"The CIA is demoralized," said Jamie Gorelick, a former deputy attorney general and general counsel to the Defense Department who served on the 9/11 Commission. "It has lost a great deal of talent, and the first thing for a new leader will be to really build up the esprit de corps and sense of mission and lead the place."
More than a year and a half ago, President Bush nominated then-Rep. Porter Goss to head the embattled agency and called him the right man for the job, but reports said that Goss was being forced out of the job. Hadley said today that Goss had indicated months ago that he wanted to leave his position.
Can Hayden Stand Up to the Military?
It may not be enough for Hayden to simply leave the Air Force, said Sen. Saxby Chambliss, R-Ga., a member of the Senate committee that must approve his nomination.
"Now, just resigning commission and moving on, putting on a striped suit -- a pinstriped suit versus an Air Force uniform -- I don't think makes much difference," Chambliss said on "This Week."
For Republicans and Democrats alike the issue is independence. After 37 years in uniform, can Hayden stand up to the Pentagon or, if necessary, his commander in chief?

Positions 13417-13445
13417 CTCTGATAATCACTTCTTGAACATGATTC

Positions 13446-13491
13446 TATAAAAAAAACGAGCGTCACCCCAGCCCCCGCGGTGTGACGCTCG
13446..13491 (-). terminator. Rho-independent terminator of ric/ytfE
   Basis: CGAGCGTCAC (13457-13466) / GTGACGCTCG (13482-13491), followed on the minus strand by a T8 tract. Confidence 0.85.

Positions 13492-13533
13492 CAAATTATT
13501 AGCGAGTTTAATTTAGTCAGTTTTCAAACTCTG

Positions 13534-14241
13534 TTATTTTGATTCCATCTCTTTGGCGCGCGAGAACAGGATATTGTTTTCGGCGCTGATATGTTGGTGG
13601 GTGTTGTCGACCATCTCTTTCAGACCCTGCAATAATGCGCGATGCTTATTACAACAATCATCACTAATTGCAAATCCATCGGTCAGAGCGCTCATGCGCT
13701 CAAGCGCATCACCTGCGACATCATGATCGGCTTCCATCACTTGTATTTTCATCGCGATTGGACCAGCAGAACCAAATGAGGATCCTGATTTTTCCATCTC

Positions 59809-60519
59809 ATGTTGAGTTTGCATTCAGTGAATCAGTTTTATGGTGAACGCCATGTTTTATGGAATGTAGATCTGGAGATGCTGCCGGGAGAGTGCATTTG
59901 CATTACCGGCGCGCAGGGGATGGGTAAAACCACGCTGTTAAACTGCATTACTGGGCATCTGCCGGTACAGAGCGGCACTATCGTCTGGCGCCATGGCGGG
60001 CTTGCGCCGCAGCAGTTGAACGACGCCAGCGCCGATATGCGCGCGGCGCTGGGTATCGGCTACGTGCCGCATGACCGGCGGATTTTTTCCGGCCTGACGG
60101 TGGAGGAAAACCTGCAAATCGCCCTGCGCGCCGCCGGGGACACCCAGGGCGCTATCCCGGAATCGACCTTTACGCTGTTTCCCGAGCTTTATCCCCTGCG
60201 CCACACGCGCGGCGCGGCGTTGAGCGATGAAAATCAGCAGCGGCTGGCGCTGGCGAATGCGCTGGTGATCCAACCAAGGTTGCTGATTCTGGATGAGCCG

"I am concerned that having someone with military background heading an agency that has a tradition as being a civilian agency may send the wrong signal," said Rep. Jane Harmon, D-Calif., a House Intelligence Committee member.
"A lot of our CIA employees in the field are already worried about what they call a DOD [Department of Defense] takeover."
The Pentagon, with nine of the government's 16 spy agencies, was the biggest opponent of efforts to revamp the nation's intelligence structure, and it still spars with the CIA for money and influence under the new national intelligence director.
"There is a power struggle going on between the Department of Defense and the entire rest of the intelligence community," House Minority Leader Nancy Pelosi of California said on NBC's "Meet the Press." "So I don't see how you have a four-star general heading up the CIA."
Hadley said Hayden would not have a problem acting independently and in the best interest of the American people.
"Mike Hayden is a man of great integrity," he said.
"He had some very strong views, and when we did intelligence reform and he was very clear about them in terms of the Congress of the United States, what in his judgment was required to have an effective reform process. Secondly, he's stood up to the pressure within the National Security Agency of transforming that institution and dealing with the bureaucratic challenges."